Jonathan Pieslak

Notes from the Composer

Tuesday, June 15, 2010


Performed by the Kiev Philharmonic, conducted by Robert Ian Winstin

I have often been fascinated and disturbed by my inability to turn away from grotesque images. Media coverage and the Internet expose us, first hand, to intensely graphic images of human suffering, and many times I question why I am so captivated by brutality, while at the same time finding it disgusting. 

In Inertia, a single pitch, A, is sustained throughout the entire work and passed among all instrumental groups, representing the brutality that is an addiction of our culture.  Sometimes audible and sometimes covered up, the sustained pitch is confronted by the music of the piece, which attempts to drown it out.  However, as the final percussion crescendo seemingly wipes away the symbolic infatuation with violence, the sustained pitch outlasts the music’s efforts to turn away from it. 

Inertia was commissioned in 2003 by the American Composers Forum and the Jerome Foundation and was premiered in 2005 by the Plainfield Symphony Orchestra under the direction of Sabin Pautza.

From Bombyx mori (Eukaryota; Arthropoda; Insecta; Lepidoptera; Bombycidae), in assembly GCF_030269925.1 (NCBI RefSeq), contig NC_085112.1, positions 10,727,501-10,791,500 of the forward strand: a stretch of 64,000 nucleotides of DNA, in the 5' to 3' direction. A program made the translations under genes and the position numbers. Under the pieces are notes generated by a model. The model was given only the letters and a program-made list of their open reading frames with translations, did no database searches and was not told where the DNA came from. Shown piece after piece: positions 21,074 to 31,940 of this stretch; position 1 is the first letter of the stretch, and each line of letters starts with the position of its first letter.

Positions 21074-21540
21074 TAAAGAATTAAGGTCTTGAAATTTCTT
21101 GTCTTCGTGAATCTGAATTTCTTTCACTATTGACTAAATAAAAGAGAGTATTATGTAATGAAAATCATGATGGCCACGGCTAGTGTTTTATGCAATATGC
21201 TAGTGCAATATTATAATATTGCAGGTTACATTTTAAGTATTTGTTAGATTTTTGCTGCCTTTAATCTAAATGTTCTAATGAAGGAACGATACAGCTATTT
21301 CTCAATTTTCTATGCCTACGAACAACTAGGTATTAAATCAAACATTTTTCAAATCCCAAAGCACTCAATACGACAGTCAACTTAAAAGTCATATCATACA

Replisome Strands/ Facades

Performed by the Anubis Saxophone Quartet

Replisome Strands and Facades, from 2010, are two miniatures for saxophone quartet.  Replisome Strands was derived from an idea I had while watching a movie about the replication of DNA. I was fascinated at how enzymes would bind DNA but would occasionally goof up, resulting in mutations. Replisome Strands takes this idea as the instruments follow one another’s patterns in slight mutations.

Facades is a hodgepodge of sections and ideas that intermittently pokes fun at itself through some of the best (or worst, depending on your taste; see if you can catch the quotes) music for the saxophone.

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Comments [3]

GFB from NY

I have listened to a number of pieces on this site looking for the best and the worst. This one isn’t too bad, it just lacks integrity and imagination!

Jul. 04 2010 09:32 PM

"Replisome Strands and Facades"
it's cool!
yes, wonderfull citation, if someone understands me ;)

Jul. 03 2010 04:51 PM
Dr. Scott Giles from Sacramento, CA

"Inertia" gets a better performance, perhaps, than it deserves. Although it isn't a horrible piece of music it is typical and bland.

Jun. 21 2010 03:48 PM

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